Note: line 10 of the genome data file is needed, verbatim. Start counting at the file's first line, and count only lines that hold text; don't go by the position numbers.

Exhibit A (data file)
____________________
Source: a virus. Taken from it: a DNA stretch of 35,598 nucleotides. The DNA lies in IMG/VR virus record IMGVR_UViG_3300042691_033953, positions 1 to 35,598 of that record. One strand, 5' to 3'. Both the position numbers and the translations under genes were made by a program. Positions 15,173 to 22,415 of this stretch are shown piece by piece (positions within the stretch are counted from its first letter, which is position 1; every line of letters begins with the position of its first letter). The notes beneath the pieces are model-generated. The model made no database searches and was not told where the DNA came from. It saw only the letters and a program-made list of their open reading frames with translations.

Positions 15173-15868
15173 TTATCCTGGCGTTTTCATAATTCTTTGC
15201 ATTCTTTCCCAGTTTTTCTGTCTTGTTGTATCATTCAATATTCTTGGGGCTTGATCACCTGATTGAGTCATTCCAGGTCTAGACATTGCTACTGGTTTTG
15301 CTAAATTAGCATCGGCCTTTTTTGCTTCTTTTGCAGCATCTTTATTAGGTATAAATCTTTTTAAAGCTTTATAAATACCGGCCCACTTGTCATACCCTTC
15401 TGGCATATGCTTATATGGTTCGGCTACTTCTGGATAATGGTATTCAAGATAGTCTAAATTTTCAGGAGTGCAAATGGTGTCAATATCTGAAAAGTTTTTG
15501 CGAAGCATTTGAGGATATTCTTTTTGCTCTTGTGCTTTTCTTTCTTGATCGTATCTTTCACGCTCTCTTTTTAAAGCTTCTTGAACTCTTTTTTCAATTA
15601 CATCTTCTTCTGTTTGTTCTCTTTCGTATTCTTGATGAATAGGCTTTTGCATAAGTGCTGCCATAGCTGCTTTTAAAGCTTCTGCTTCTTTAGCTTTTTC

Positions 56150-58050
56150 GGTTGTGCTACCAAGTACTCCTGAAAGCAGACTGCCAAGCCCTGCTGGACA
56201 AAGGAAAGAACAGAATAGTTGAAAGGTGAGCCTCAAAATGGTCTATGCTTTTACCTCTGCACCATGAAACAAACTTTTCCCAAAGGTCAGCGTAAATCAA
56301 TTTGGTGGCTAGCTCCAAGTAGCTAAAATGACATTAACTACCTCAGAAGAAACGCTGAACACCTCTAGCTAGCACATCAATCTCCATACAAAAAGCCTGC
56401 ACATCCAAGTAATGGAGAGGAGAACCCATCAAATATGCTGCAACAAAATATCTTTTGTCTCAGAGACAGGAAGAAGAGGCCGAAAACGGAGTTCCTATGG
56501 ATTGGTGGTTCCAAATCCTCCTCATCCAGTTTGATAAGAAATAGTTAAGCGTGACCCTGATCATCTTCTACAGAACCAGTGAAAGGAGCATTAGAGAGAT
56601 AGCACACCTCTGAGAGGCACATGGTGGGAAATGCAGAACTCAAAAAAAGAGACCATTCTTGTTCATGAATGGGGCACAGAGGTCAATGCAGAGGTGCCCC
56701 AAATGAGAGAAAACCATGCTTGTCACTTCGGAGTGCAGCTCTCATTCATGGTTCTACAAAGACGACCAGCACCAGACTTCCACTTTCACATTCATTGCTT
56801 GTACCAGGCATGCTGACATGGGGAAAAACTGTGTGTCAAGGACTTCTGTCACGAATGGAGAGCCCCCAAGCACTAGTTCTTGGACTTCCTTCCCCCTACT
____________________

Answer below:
56150 GGTTGTGCTACCAAGTACTCCTGAAAGCAGACTGCCAAGCCCTGCTGGACA